ASCO: Grail’s cancer blood test ‘promising’ in UK trial

ASCO: Grail’s cancer blood test ‘promising’ in UK trial

Researchers in the UK say Grail’s blood test for more than 50 different types of cancer has shown promise in a trial involving thousands of people with suspected cancer symptoms.

A blood test that could detect cancer with high accuracy – and rule it out – would be an alternative to invasive procedures like tissue biopsies and would provide a big benefit to patients, who could get treatment earlier with a higher chance of success.

The team at Oxford University found that the Galleri multi-cancer early detection (MCED) test detected a cancer signal in 323 people presenting at a GP with suspected symptoms, 244 of whom subsequently had cancer diagnosed, giving a positive predictive accuracy of 75% in the 6,238-patient SYMPLIFY trial.

The test was able to rule out cancer with around 98% predictive efficacy – meaning around 2% of patients with a negative result actually had cancer, and overall the test correctly revealed cancer 66% of the time. The accuracy was highly dependent on the stage of the cancer, with accuracy down at 24% for very early-stage tumours and up to 95% for advanced disease.

Galleri works by detecting chemical changes in fragments of cell-free DNA (cfDNA) that leak from tumours into the bloodstream.

According to co-lead investigator Prof Brian Nicholson, the findings suggest that MCEDs can play a role “to confirm that symptomatic patients should be evaluated for cancer before pursuing other diagnoses.”

“Most patients diagnosed with cancer first see a primary care physician for the investigation of symptoms suggestive of cancer, like weight loss, anaemia, or abdominal pain, which can be complex as there are multiple potential causes,” he said.

“New tools that can both expedite cancer diagnosis and potentially avoid invasive and costly investigations are needed to more accurately triage patients who present with non-specific cancer symptoms.”

The accuracy of the test isn’t at a level to rule cancer in or out, according to co-lead investigator Prof Mark Middleton, who told the BBC that it nevertheless generated useful information – for example, it was 85% accurate in detecting the source of the cancer and could inform the next steps towards getting a definitive diagnosis.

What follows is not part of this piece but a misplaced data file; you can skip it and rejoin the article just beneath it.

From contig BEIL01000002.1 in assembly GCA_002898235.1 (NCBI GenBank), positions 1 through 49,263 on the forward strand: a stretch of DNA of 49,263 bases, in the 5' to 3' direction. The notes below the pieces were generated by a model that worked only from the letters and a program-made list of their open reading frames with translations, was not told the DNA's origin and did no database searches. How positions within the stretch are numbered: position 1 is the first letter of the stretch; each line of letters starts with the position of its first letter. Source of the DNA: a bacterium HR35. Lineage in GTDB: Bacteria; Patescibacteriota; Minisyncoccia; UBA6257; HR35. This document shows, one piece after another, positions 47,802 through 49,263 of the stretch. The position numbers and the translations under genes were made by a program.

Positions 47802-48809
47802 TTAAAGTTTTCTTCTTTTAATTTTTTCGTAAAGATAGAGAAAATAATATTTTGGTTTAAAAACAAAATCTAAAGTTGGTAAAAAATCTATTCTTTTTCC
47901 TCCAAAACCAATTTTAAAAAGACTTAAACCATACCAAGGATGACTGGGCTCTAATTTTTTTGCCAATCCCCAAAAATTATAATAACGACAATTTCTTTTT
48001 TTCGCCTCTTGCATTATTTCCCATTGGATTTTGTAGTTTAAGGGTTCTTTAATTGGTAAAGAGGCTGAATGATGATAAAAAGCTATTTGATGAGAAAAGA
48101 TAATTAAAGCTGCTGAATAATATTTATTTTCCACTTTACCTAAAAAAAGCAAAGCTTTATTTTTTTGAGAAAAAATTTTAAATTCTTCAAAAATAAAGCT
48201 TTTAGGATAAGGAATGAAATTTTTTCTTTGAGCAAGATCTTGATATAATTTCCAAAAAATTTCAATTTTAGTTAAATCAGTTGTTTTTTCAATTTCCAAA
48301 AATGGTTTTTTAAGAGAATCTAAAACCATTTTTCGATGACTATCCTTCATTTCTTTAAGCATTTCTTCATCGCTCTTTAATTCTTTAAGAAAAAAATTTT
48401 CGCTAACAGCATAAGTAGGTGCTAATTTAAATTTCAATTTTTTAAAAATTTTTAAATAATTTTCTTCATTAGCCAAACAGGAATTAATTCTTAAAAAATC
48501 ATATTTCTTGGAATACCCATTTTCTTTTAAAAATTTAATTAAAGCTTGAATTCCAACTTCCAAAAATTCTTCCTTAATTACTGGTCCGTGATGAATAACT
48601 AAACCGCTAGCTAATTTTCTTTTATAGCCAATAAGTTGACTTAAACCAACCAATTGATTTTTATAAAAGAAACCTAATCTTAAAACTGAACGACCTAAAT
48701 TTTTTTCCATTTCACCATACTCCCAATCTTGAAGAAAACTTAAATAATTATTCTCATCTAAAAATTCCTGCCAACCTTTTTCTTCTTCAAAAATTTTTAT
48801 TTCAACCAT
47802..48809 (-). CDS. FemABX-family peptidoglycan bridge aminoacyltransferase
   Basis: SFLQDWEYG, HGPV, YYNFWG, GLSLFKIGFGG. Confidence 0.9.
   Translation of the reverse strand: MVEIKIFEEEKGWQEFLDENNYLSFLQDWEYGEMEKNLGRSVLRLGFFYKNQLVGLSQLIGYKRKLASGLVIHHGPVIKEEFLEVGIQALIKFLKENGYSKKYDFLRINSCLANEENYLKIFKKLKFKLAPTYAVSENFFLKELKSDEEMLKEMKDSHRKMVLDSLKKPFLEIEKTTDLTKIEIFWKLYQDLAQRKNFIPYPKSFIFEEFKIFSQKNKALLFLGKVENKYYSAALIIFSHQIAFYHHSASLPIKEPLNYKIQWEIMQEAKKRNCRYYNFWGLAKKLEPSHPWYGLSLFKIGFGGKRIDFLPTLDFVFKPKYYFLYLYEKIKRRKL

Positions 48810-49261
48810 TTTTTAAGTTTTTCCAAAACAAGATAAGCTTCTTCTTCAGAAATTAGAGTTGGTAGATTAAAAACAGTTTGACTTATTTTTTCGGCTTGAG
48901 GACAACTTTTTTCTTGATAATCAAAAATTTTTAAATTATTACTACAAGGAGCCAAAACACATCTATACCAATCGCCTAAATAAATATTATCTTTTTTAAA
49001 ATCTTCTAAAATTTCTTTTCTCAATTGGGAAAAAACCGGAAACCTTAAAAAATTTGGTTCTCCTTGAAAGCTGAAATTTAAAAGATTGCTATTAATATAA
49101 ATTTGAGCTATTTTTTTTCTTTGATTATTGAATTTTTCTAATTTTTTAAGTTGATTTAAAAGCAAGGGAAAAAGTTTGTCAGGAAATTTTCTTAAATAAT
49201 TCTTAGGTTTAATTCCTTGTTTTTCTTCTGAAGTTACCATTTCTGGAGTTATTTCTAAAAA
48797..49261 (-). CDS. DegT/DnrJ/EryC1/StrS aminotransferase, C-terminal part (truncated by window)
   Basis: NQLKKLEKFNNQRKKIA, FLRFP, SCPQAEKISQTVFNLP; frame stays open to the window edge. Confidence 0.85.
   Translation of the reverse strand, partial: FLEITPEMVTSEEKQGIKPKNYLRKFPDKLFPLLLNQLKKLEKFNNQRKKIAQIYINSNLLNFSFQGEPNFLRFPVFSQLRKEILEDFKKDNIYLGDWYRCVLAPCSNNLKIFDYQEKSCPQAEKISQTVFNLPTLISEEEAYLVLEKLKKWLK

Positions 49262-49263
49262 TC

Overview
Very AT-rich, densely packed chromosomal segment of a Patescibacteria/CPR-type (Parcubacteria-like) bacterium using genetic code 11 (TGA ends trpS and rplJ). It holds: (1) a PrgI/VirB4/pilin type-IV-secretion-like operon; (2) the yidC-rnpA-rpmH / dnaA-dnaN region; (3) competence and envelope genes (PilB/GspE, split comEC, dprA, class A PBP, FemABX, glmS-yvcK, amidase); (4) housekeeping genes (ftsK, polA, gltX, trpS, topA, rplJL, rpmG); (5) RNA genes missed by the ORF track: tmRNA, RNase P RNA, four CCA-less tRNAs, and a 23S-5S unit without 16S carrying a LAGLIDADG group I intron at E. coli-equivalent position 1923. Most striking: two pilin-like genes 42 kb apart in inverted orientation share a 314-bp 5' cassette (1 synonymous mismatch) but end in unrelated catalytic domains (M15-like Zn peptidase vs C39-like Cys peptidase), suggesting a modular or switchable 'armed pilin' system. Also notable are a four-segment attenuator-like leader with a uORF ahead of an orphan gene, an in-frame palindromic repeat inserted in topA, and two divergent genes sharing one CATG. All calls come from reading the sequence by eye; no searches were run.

The results of the trial will be presented at the ASCO cancer congress tomorrow, and simultaneously published in The Lancet Oncology journal.

The SYMPLIFY trial is one of two large-scale community trials of the Galleri test being carried out in the UK, along with the NHS-Galleri study, which is evaluating it in up to 140,000 subjects and due to generate results sometime later this year.

Grail is one of a string of biotechs focusing on MCED tests for cancer, sometimes called ‘liquid biopsies’, with rivals including Labcorp, Angle, Guardant Health, Thrive, Foundation Medicine and Epic Sciences.

The company was originally part of gene-sequencing giant Illumina before being spun out several years ago, and then subsequently re-acquired by its former parent. That merger has been challenged by antitrust regulators concerned that Illumina has gained an unfair position in the market, and is under threat of being dismantled.

According to Grail’s Europe president Harpal Kumar, the new data back up the results of its earlier PATHFINDER trial of Galleri, which found that adding the test to standard screening more than doubled the number of cancers detected.

“The SYMPLIFY data confirm the potential benefit of methylation-based MCED blood tests as a diagnostic aid for use in the symptomatic patient population,” he said. “These exciting results will inform our development of an optimised classifier for use in symptomatic patients with a suspicion of cancer.”